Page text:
DJ Jo Whiley says it was “the worst week of our lives” when her sister with learning disabilities and diabetes is in the hospital with Covid

The BBC Radio 2 presenter said Frances Whiley, 53, was offered a vaccine on Saturday but it was “too late” and she was now “fighting for her life”

And she urged ministers to “forget the classifications” and to protect all people with learning difficulties

Whiley said her sister has gotten very sick since testing positive for coronavirus after an outbreak at her Nottinghamshire nursing home

“Twenty-four hours ago we were talking about palliative care and yesterday she gathered and we see her oxygen levels go up, so for now we have hope

“Twenty-four hours ago we had no hope at all, so she’s an amazing fighter, she’s always been a great fighter and I just hope her spirit gets her through”

But she said it was especially difficult to treat people with learning disabilities because they had complex needs and often had difficulty communicating

She said Frances was so scared that she would not allow medical staff to give her oxygen, adding, “That’s why her oxygen levels went down, that’s why she was fighting for her life”

While she said her parents hadn’t slept for “days” but were fortunately allowed to be in the hospital with Frances

She said, “The idea of ​​Frances having to do this on her own is unthinkable, and in fact, people couldn’t handle Frances either”

Her sister was so scared when she admitted that “she was actually rampaging around the hospital and people couldn’t hold her back and security had to be involved, they had to hold her back,” explained Whiley

She added, “The fact that my mom was there and could talk her out and be with her and try to give her oxygen was crucial”

Whiley previously asked why she was offered the vaccine in front of her sister, who has the rare genetic syndrome, Cri du Chat, but said it may have been because she was viewed as her sister’s caregiver

People with diabetes and people with a “severe or severe” learning disability are in priority group six for the coronavirus vaccine, along with unpaid carers for people with disabilities and the elderly

While speaking to Andrew Marr, Whiley said, “It felt like the cruelest turn in the world because I asked about her and wanted her to be vaccinated for a year to be protected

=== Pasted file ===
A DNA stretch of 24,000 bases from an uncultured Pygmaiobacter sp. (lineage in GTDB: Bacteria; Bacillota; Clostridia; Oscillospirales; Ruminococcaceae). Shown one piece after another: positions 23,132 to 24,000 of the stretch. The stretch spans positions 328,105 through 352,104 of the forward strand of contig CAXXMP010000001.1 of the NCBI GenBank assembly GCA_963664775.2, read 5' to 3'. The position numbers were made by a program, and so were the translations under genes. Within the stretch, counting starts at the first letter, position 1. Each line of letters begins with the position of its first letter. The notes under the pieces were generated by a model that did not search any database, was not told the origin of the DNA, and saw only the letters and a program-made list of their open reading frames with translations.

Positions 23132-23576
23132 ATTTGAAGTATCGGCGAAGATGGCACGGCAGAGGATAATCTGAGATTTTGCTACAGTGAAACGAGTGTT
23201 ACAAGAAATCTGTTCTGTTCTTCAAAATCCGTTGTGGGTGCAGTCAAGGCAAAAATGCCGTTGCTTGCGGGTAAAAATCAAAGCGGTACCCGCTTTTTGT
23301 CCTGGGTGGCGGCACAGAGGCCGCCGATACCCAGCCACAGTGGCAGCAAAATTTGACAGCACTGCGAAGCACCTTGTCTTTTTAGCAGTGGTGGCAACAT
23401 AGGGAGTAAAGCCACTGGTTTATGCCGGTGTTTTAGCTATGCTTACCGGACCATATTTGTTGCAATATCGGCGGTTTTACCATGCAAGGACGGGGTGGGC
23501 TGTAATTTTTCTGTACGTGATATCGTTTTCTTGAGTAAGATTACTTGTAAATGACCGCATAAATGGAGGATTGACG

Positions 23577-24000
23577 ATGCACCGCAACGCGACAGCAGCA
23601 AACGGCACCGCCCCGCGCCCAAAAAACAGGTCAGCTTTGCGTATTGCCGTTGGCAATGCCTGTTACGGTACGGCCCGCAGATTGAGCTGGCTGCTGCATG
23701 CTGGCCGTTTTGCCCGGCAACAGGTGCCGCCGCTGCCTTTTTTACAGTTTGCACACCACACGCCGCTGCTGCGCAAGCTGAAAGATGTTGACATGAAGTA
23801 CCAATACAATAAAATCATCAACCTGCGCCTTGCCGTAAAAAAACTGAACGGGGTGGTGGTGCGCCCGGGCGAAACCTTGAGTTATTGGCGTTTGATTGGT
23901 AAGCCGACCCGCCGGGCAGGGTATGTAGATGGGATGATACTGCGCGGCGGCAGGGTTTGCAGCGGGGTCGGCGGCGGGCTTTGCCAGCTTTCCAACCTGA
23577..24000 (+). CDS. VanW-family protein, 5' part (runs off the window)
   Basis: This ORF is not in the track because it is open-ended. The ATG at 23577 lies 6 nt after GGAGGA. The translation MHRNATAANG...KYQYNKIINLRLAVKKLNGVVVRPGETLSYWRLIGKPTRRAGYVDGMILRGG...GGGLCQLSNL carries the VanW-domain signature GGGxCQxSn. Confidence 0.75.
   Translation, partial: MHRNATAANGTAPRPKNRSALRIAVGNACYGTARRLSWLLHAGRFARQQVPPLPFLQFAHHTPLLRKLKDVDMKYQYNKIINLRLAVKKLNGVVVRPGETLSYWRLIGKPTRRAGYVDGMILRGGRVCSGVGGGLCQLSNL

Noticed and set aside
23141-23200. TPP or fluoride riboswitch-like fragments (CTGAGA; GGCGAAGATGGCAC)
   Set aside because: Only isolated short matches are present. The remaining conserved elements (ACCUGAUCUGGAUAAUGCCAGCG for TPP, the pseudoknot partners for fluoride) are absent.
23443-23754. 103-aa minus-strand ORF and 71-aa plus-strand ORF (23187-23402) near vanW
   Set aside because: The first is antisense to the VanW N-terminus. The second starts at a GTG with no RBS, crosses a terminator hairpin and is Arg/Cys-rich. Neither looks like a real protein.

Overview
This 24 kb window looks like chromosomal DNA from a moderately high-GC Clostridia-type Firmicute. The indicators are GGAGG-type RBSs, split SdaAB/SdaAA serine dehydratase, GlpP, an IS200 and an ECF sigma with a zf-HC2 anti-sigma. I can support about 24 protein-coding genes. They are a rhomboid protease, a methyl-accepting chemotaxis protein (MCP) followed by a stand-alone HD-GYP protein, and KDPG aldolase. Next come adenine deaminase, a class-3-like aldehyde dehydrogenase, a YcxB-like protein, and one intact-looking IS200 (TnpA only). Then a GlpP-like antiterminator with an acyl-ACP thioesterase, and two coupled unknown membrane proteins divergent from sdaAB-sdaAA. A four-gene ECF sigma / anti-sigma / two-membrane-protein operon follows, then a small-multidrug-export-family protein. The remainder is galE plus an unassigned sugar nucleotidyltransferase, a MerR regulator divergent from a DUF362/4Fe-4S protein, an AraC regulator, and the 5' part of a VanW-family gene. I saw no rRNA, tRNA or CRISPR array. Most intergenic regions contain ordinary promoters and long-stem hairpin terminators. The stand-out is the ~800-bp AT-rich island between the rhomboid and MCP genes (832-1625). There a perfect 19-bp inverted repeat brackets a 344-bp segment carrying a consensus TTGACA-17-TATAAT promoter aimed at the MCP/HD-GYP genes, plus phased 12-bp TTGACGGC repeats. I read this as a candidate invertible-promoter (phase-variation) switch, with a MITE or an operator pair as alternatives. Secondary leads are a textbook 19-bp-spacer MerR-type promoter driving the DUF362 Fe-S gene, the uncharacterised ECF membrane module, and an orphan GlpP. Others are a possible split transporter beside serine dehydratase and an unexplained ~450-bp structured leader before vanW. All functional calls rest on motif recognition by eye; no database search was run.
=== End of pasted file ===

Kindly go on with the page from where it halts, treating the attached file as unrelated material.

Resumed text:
“Then all of a sudden when I got a call to say I had the vaccine, it just felt terribly unfair.

“And she was actually called last night about her vaccine My mother got the message that she could be vaccinated, but it’s too late, she’s fighting for her life in the hospital. It couldn’t be more cruel “

Whiley said she hoped speaking about her sister would underscore the need to vaccinate people with learning difficulties “as soon as possible”

She said, “Forget the classifications, forget the cohorts, just protect these people, they are so valuable, they are so vulnerable, and they have no way of fighting for themselves – we have to fight for them, let them and theirs Vaccinate caregivers so they don’t die “

Health Secretary Matt Hancock, who also spoke to Andrew Marr, said, “My hearts go out to Jo and to her sister and all of her family”

When asked if he found it strange that Whiley was offered the vaccine before her sister, he said it was “very important that we follow clinical advice regarding the order of prioritization”

“And in group six, as they say, we vaccinate people with learning difficulties as well as their caregivers and this group is being vaccinated”

Edel Harris, CEO of Mencap’s learning disability charity, said Whiley’s sister’s story highlighted that people with learning disabilities in England suffered “major health inequalities” and should be prioritized for vaccination

Ms. Harris told the BBC, “The virus doesn’t decide if you are severe or severe or mild or moderate – general practitioners don’t even use these definitions, so we think they are arbitrary, they mean nothing”

Almost six in ten people who died of coronavirus in England last year were disabled, according to the National Statistics Office

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Source: https://www.bbc.co.uk/news/uk-56139393